This post is sponsored by Bio-Oil as part of their Scars Uncovered Campaign.

40.7% of people with scarring want to feel like they don’t have to hide, yet 59.5% are hiding their scars away, with clothing or camouflage makeup.


‘Scar acceptance is very much down to an individual’s personality and their own personal coping mechanisms – either approach is fine as both bring you to a place where your scar becomes something you learn to accept, which is the important thing.’ – Psychologist Jo Hemmings


There are so many different types of scars. Stretch marks (if you’re interested I’ve done a post on why I love mine, you can read it here), surgery scars, acne scars and self inflicted scars – in other words, scars caused by self harm & thats what I’m going to be talking about today.

If you didn’t know, I used to self harm. I guess its something that I don’t talk about that often, compared to all the other topics I cover on my blog and channel. Its the one thing that still makes me feel slightly uncomfortable, maybe because society doesn’t really understand it, and maybe because I don’t always understand it myself.

Look at me now ey? Confident, happy (for the most part lol) great career, a gorgeous flat, amazing friends, the list goes on. But there was a time in my life where I had very little, in my mind anyway. I was ugly, fat, disgusting. I was worthless, damaged & not good enough. I was just a very sad, lost & depressed person and ultimately I took it out on myself.

Not only was I self harming, but I was also throwing up my food, drinking too much alcohol and surrounding myself with people who just didn’t give a damn about me. Complete self destructive behaviour.

I remember hiding everything. Hiding my problems, hiding my feelings, hiding on my toilet breaks during lunch and hiding areas where I’d hurt myself. My life was one big secret. I hid away for fear of judgement and also because I knew what I was doing was wrong but I couldn’t stop it & that made me even more ashamed.

Going through trauma, being bullied by peers and family members, made me internalise my problems because I felt like I had nobody to talk to and nowhere to turn. Being isolated and alone played a massive part in my problems and I know that if other people were talking about it, and it wasn’t such a taboo thing, I would have been a bit more open with what I was going through.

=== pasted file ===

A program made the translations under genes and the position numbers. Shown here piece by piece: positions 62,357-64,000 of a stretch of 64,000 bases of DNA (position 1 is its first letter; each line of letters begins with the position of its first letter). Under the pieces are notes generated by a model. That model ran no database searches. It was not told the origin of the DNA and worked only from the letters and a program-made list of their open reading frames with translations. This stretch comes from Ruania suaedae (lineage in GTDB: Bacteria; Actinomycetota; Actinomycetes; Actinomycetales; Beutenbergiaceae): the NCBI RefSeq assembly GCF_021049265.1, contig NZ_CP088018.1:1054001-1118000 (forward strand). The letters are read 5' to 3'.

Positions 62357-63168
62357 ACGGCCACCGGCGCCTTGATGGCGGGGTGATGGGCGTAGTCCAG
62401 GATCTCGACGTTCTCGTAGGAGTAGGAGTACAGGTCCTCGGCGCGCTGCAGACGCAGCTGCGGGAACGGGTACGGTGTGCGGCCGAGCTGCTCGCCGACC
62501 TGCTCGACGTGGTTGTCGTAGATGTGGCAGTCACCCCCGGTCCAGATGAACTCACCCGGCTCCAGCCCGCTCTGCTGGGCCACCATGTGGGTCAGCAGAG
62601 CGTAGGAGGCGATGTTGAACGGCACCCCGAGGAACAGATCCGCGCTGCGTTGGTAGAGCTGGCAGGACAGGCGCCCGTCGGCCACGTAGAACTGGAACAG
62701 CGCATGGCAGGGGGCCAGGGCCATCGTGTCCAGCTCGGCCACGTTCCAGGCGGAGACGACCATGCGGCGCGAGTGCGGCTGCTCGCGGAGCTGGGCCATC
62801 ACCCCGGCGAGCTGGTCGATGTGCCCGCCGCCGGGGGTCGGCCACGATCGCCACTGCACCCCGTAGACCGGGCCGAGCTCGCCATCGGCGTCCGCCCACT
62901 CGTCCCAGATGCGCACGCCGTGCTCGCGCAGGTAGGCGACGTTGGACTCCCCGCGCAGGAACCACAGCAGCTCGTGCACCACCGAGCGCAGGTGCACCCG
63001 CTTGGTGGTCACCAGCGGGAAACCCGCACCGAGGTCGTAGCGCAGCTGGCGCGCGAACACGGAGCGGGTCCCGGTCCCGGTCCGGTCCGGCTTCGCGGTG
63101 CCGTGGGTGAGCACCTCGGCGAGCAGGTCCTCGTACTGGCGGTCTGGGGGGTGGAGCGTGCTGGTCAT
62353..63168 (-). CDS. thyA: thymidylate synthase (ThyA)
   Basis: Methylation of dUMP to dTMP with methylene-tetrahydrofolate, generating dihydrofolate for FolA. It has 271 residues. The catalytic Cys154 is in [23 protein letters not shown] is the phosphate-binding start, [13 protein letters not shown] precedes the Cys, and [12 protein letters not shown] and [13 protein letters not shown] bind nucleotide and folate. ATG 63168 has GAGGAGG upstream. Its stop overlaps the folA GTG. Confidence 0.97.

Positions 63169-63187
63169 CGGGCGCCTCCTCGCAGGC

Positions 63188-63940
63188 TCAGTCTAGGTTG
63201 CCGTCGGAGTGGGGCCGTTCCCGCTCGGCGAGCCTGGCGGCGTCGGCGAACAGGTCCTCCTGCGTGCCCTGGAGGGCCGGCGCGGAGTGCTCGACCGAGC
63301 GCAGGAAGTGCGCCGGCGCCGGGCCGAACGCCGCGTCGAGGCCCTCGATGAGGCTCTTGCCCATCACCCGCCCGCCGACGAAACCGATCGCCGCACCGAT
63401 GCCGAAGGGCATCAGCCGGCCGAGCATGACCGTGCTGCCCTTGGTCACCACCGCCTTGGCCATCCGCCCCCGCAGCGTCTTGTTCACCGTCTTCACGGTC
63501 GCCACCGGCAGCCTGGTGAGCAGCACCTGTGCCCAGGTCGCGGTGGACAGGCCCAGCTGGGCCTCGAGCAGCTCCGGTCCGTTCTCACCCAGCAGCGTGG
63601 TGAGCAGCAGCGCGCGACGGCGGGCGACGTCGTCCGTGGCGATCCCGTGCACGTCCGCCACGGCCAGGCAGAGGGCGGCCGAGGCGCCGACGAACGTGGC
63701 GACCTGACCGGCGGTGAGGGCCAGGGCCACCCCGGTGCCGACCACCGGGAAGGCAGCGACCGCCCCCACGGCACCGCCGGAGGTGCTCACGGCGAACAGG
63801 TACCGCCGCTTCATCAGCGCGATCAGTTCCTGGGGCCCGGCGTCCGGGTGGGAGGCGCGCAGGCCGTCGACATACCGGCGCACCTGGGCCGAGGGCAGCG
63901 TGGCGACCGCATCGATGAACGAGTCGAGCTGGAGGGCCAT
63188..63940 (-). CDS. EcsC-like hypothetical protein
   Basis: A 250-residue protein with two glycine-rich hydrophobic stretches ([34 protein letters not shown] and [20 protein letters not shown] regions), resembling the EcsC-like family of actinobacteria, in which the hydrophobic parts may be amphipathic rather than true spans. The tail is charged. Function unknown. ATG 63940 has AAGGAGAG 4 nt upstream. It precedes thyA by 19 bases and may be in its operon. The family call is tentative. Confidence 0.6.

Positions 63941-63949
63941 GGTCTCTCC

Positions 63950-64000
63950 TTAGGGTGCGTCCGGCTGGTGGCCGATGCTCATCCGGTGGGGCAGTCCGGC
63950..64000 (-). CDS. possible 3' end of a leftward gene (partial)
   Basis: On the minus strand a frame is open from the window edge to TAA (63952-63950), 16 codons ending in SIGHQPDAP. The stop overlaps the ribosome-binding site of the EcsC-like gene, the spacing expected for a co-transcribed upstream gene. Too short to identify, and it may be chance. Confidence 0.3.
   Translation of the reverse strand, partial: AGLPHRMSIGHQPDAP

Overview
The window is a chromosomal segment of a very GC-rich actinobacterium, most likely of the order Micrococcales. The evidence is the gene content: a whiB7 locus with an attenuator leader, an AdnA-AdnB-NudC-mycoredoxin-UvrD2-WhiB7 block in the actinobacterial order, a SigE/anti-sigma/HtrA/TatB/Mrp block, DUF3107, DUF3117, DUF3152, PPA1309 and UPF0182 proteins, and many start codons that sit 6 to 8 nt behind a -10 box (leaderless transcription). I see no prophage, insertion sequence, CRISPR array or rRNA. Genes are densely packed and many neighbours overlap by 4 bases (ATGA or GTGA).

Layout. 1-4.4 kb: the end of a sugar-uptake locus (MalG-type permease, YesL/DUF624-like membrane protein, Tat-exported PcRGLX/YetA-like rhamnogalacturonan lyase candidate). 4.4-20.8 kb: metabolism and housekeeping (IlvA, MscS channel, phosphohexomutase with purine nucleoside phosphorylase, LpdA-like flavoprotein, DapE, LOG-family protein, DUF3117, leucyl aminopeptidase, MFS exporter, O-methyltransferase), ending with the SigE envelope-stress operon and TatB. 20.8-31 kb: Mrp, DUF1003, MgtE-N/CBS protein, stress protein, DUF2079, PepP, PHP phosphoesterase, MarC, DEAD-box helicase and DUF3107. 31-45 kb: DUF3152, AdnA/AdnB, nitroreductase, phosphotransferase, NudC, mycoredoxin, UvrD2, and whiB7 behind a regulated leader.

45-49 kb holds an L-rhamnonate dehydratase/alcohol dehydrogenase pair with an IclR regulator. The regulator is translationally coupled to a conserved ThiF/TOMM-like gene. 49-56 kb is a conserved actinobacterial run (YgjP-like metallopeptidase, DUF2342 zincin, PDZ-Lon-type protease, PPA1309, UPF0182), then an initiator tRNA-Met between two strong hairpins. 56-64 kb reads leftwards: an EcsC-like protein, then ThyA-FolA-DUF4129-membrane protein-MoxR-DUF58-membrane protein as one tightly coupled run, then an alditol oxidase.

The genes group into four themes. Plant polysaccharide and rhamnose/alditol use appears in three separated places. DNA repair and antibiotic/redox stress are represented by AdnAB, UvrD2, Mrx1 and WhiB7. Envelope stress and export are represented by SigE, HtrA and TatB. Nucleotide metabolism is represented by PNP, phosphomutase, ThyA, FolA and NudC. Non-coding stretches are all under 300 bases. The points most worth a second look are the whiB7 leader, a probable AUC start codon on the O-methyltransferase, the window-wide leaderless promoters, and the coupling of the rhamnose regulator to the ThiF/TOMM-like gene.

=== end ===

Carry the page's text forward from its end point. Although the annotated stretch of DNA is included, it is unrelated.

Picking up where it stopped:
I’ve spent a very large part of my life struggling to accept my body. The rolls, the extra fat, the cellulite, the scars but its definitely made me understand what compassion means. Compassion to others & compassion to myself. Self acceptance is one of the best journeys I decided to take (I’m still on it) and I’m learning things everyday. I have a long way to go but my scars are definitely one flaw I have learned to not only accept, but also love too. They’re a part of me, and although they don’t define me, its important to love every inch of me, even the not so pretty parts.

The biggest factor in my body acceptance was realising there were 1000s of people all over the world who felt the same way I did. Who had the same experiences that I have had and could relate to my story – that blew my mind. I soon realised that talking about my fears, helped other people talk about theirs. It was like a snowball affect. It took one person to stand up and be brave, and others, male or female, old or young, black, pink or green, all followed suit.

Its important to realise that people with kind hearts, people full of love and gratitude, are the only people you need in your life. Those kinds of people are also the ones who will take you for who you are. The people who look past your outer exterior and only care about who you are on the inside because lets face it, thats what truly matters.

I know that society will confuse you and try to mould you into something you are not. Society will have you thinking that because your skin isn’t perfect, your butt isn’t round and your hair isn’t shiny, that you are somehow inferior. That you should hide away or simply change certain things that make you YOU. This is your reminder that when you look in the mirror and decide you hate what you see, remember its society that needs to change, not you.

Confidence is a wonderful thing and it takes effort, perseverance & time, but each and everyone of us can get there. I did.. and it genuinely makes me cry realising how far I’ve come. When I was self harming, it was the darkest time of my life but I made it out.. and my god, what a world there is out there.

In regards to my scars now, for the most part they don’t bother me. Although I still have low body image days like everyone else, how I look doesn’t hinder my life anymore. I laugh, I socialise & I don’t feel like I have to cover up when its warm because I don’t want people to see my marks. Bio-oil was my go to product when I wanted to show my body a little loving. It was my way of healing the damage I had done & after a while, my scars, along with the pain, began to fade.

If someone has something negative to say on who you are, what you do or what you look like, then it says way more about them than it does about you. The hardest battles are given to the strongest people and for me personally, self harm scars are battle wounds. We survived!

Be proud of who you are girl. Those who mind, don’t matter. And those who matter, don’t mind.

I’ve worked with Bio-Oil on this post as part of their Scars Uncovered campaign which aims to help people to come to accept their scars and not feel as though they have to hide them away. As part of the campaign they’ve created a video with real women talking about their scars to demonstrate the impact they have on peoples’ lives; it’s well worth a watch here.


I’m also giving away 5 bottles of Bio-Oil. To be in with a chance to win please enter your details here.”